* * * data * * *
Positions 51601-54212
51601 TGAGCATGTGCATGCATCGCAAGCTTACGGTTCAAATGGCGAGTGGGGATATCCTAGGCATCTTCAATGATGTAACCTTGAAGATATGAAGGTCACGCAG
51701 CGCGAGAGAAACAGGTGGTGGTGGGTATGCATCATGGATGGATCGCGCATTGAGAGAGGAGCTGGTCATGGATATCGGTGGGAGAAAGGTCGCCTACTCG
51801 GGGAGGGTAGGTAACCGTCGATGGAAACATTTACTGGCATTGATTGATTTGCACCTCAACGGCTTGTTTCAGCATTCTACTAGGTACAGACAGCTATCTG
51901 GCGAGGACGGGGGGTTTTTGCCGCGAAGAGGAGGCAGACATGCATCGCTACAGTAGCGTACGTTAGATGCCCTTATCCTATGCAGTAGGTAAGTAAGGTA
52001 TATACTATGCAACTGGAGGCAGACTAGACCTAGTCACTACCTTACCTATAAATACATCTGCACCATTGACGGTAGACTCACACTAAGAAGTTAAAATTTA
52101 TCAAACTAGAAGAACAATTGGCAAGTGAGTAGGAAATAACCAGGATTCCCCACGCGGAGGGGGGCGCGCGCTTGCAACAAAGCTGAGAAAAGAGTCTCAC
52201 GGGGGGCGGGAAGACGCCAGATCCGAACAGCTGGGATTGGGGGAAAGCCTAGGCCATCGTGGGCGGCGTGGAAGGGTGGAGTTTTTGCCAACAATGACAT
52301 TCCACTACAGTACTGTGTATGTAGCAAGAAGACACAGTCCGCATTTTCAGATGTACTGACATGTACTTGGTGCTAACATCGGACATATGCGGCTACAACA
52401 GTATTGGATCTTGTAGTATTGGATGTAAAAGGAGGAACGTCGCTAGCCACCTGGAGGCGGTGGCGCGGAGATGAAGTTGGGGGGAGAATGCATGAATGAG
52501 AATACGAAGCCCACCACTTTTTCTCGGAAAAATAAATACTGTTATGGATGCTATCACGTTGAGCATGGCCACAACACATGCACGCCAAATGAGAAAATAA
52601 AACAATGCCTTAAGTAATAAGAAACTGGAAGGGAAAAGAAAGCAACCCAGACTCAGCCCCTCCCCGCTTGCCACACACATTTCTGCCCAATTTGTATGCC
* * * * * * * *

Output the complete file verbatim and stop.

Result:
Positions 51601-54212
51601 TGAGCATGTGCATGCATCGCAAGCTTACGGTTCAAATGGCGAGTGGGGATATCCTAGGCATCTTCAATGATGTAACCTTGAAGATATGAAGGTCACGCAG
51701 CGCGAGAGAAACAGGTGGTGGTGGGTATGCATCATGGATGGATCGCGCATTGAGAGAGGAGCTGGTCATGGATATCGGTGGGAGAAAGGTCGCCTACTCG
51801 GGGAGGGTAGGTAACCGTCGATGGAAACATTTACTGGCATTGATTGATTTGCACCTCAACGGCTTGTTTCAGCATTCTACTAGGTACAGACAGCTATCTG
51901 GCGAGGACGGGGGGTTTTTGCCGCGAAGAGGAGGCAGACATGCATCGCTACAGTAGCGTACGTTAGATGCCCTTATCCTATGCAGTAGGTAAGTAAGGTA
52001 TATACTATGCAACTGGAGGCAGACTAGACCTAGTCACTACCTTACCTATAAATACATCTGCACCATTGACGGTAGACTCACACTAAGAAGTTAAAATTTA
52101 TCAAACTAGAAGAACAATTGGCAAGTGAGTAGGAAATAACCAGGATTCCCCACGCGGAGGGGGGCGCGCGCTTGCAACAAAGCTGAGAAAAGAGTCTCAC
52201 GGGGGGCGGGAAGACGCCAGATCCGAACAGCTGGGATTGGGGGAAAGCCTAGGCCATCGTGGGCGGCGTGGAAGGGTGGAGTTTTTGCCAACAATGACAT
52301 TCCACTACAGTACTGTGTATGTAGCAAGAAGACACAGTCCGCATTTTCAGATGTACTGACATGTACTTGGTGCTAACATCGGACATATGCGGCTACAACA
52401 GTATTGGATCTTGTAGTATTGGATGTAAAAGGAGGAACGTCGCTAGCCACCTGGAGGCGGTGGCGCGGAGATGAAGTTGGGGGGAGAATGCATGAATGAG
52501 AATACGAAGCCCACCACTTTTTCTCGGAAAAATAAATACTGTTATGGATGCTATCACGTTGAGCATGGCCACAACACATGCACGCCAAATGAGAAAATAA
52601 AACAATGCCTTAAGTAATAAGAAACTGGAAGGGAAAAGAAAGCAACCCAGACTCAGCCCCTCCCCGCTTGCCACACACATTTCTGCCCAATTTGTATGCC